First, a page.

WNC’s Cat-1 LTE Modules, Some Upgradeable to Cat-M1 Network, Help Businesses Lower Costs and Speed Global Deployment Over the AT&T 4G LTE Network
A new set of LTE modules will help businesses lower costs and improve device performance for a broad range of Internet of Things (IoT) applications.
AT&T* and Wistron NeWeb Corp. (WNC) developed the M14A2A Cat-1 and M18Q2F Cat-4 modules. WNC is an industry leader in design and manufacturing of advanced communications products.>AT&T has now certified the modules to run on our 4G LTE network.
“The certification means we can better help our customers attain the easiest and quickest deployment of AT&T’s pioneering LTE Cat-1 service,” said Chun Lee, head of the Global Business Development Division, WNC. “The modules are the perfect solution for IoT connectivity. They are the smallest AT&T-approved Cat-1 modules and offer the most flexibility for compact LTE IoT devices.”
“Based on standardized design, these modules can help drive down the costs of LTE connectivity to help businesses gain competitive advantage through IoT,” said Chris Penrose, senior vice president, AT&T Internet of Things Solutions. “Our customers will be able to deploy a wide range of IoT solutions more efficiently and upgrade to Cat-M1. Our Smart Cities, Industrial Enterprises and wearables customers are eager to take advantage of these new capabilities.”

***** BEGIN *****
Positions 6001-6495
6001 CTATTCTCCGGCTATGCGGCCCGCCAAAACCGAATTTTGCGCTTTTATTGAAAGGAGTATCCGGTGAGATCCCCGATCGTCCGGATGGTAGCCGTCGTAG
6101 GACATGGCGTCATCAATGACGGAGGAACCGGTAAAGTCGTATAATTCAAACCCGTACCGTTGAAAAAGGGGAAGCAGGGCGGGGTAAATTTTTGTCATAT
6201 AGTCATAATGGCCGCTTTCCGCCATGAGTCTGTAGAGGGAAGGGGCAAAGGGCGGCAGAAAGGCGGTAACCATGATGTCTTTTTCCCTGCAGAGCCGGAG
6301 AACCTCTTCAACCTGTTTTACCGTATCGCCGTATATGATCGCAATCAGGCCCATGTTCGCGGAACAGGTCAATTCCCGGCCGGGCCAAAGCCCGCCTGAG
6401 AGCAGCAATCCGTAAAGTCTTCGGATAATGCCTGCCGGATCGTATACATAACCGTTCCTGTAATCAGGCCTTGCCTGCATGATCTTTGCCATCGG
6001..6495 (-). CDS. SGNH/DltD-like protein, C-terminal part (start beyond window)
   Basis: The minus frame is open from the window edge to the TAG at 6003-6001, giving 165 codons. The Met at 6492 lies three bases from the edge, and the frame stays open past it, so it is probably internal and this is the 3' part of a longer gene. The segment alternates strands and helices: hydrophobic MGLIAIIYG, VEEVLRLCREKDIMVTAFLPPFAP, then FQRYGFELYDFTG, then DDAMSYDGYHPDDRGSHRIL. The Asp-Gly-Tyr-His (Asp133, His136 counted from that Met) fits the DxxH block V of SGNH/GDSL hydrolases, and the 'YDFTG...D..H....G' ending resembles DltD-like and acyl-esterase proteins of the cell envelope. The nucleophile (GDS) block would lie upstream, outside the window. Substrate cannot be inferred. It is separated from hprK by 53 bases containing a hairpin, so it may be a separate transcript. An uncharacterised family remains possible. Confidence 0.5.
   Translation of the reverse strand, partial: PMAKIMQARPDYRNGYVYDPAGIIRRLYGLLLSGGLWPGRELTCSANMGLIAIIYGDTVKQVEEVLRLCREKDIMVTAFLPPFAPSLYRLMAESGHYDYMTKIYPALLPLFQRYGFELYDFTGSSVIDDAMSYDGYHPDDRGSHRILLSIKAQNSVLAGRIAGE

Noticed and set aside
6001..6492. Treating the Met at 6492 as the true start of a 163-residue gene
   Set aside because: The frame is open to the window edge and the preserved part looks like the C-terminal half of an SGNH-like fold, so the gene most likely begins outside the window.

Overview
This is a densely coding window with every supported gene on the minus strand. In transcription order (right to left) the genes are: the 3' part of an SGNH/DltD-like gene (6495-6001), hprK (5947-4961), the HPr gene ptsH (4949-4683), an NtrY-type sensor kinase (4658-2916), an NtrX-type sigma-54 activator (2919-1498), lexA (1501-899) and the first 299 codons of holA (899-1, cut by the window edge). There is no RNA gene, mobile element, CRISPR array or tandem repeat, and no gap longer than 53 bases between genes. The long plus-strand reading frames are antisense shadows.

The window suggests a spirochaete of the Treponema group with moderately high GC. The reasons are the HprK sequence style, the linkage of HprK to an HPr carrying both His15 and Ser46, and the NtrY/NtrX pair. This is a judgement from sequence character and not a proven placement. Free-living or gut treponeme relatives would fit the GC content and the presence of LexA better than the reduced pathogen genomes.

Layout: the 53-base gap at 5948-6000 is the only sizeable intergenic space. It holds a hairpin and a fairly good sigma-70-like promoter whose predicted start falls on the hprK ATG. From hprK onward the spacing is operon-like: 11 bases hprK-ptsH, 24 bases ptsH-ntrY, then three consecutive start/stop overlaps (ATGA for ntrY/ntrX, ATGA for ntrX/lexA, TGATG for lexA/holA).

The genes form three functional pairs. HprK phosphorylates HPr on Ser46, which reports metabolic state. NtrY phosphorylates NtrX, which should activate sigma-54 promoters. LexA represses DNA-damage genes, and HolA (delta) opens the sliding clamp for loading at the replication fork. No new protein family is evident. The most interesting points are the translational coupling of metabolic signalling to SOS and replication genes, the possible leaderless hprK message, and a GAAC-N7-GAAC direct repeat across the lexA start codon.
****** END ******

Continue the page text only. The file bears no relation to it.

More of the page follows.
The M14A2A modules will be eligible for firmware updates to LTE Cat-M1 in 2017. This will be in time for launch of our Cat-M1 network specifically built for Low Power Wide Area IoT use. This use extends coverage and reduces battery consumption. We plan to trial the technology later this year.
The launch of the M14A2A module is the first step in our plans to provide feature-rich and efficient solutions to IoT device makers. WNC will issue firmware updates that will support the 3GPP Power Saving Mode.
The M14A2A is a single mode LTE Cat-1 module. It’s available from WNC at an exclusive price for AT&T customers of $14.99, plus applicable taxes.
The M18Q2 family of modules are available with options including LTE Cat 1 or Cat 4, 3G fallback and GPS as needed.
The modules use an industry standard surface-mount package specified by the European Telecommunications Standards Institute. Companies can use the design module to build IoT devices that easily interchange modules for different uses. It also simplifies transition to next-generation modules.
About 9 billion “things”—from connected cars and traffic lights to asset trackers on ships, utility meters and household appliances—now connect to the IoT. The total is expected to rise to between 20 billion and 50 billion by 2020.
 Frost and Sullivan, The Internet of Things (IoT): How Real Is It Today? Dec. 2015.
*Global coverage claim based on offering discounted voice and data roaming; LTE roaming; voice roaming; and world-capable smartphone and tablets in more countries than any other U.S. based carrier. International service required. Coverage not available in all areas. Coverage may vary per country and be limited/restricted in some countries.
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